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Mountain bikes

trj360

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I live in a pretty good neighborhood and have a locking garage and shed but a good bike lock is already on my list.
 


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Hokie

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trj360 said:
This article seems describe exactly what i want...a "trailbike"
http://mountainbike.about.com/od/mou...ilbike_def.htm
What exactly is a free ride bike?

Some factors:
Definitely looking for full suspension.
In my area, there is a lot of erosion so i would be hitting roots and ditches all the time.
I don't want to spend $1000

You can get a great bike for <$1000

A good choice then is a Trek, Fuel Ex, they are great cross country "trail" bikes

And by great bike I mean the Trek Fuel EX! I bought an '07 Trek Fuel EX 6 on closeout in August and I ride the hell out of it here in Colorado. I usually ride with guys that are on $2k-$4k bikes (Yeti, Santa Cruz, Ellsworth, Turner, Specialized, etc.) and I have no problem keeping up (I usually beat them uphill).

See if you can find an '07 Trek Fuel EX 6. For $950 it's probably the best deal on a brand new (w/ factory warranty) 4" trailbike I've seen (thus the reason I bought it). :thumbsup::cool::D
 

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Hokie

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Oh yeah... always remember that big money spent on a bike does not return an amazing mountain biker. While an undergrad at VT I used to ride circles around my friends on high end bikes and I was riding my old chro-mo Diamond Back hardtail from eight grade!
 








m4dc0w

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For a full suspension that would be tough.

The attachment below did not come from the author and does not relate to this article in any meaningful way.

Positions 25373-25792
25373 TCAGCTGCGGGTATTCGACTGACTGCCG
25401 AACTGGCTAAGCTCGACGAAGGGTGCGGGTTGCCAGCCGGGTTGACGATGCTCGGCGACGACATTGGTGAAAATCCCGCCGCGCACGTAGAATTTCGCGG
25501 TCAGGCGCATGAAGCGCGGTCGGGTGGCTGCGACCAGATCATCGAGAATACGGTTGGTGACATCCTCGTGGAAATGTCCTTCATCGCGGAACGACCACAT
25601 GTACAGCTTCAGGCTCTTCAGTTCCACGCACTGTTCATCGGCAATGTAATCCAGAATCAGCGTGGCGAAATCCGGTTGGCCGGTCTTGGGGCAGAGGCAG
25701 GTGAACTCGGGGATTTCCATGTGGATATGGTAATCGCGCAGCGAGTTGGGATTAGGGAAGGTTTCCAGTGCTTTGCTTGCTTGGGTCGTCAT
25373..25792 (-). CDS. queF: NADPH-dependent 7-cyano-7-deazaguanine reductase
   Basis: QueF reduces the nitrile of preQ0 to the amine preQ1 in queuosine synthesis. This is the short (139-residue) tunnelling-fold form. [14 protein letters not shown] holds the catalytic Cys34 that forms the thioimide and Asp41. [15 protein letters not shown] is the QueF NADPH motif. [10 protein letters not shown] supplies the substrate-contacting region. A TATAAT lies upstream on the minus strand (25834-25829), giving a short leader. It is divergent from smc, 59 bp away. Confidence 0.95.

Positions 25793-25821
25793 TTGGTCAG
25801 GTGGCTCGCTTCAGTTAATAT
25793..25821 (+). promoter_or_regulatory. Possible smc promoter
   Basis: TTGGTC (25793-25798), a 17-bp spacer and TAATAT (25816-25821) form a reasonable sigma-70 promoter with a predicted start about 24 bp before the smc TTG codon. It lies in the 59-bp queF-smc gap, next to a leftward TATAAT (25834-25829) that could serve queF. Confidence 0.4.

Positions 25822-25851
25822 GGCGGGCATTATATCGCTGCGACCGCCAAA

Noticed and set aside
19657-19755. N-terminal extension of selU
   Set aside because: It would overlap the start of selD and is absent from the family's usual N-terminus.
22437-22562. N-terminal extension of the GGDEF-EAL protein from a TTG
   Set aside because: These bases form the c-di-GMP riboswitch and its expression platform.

trj360

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For a full suspension that would be tough.

I'm reconsidering that, because I'm so used to BMX bikes with no suspension at all, i think given the price differences and my preferences hard tail is the way to go. Take a look at the bike i posted just before your post. It looks like it'd fit my needs/wants perfectly, and the price seems pretty good.
 




Hokie

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I'm reconsidering that, because I'm so used to BMX bikes with no suspension at all, i think given the price differences and my preferences hard tail is the way to go. Take a look at the bike i posted just before your post. It looks like it'd fit my needs/wants perfectly, and the price seems pretty good.

Oh, I though $1000 was your price point...

I was looking at the Trek 6500/6700 and Gary Fisher (same company as Trek) Tassajara disc (both hardtails). I had always ridden a hard tail and thats what I wanted. Then I test drove my Fuel and decided for only $200 more it would be a great bike.

If you're just getting into mtn biking, get the best hardtail that you can afford. Definitely get disc brakes and a quality fork. Too many people drop unnecessary $$$ on bikes thinking thats what's required to get into the sport.

I got a 4" full suspension b/c I had been riding for years, knew very specifically the type of bike that I wanted, the type of riding that I like and how I wanted the bike to feel.

Keep in mind how the bike fits you is more important than if its a good deal or not. When I'm riding, I use my body to steer/control the bike more than I do the handlebars. Think of it like a great all mountain ski that responds to subtle changes in boot angle/pressure. A mtn bike that fits YOU well will be in tune with your body and you'll find that you can navigate some of the most techinical/gnarly trails out there :thumbsup: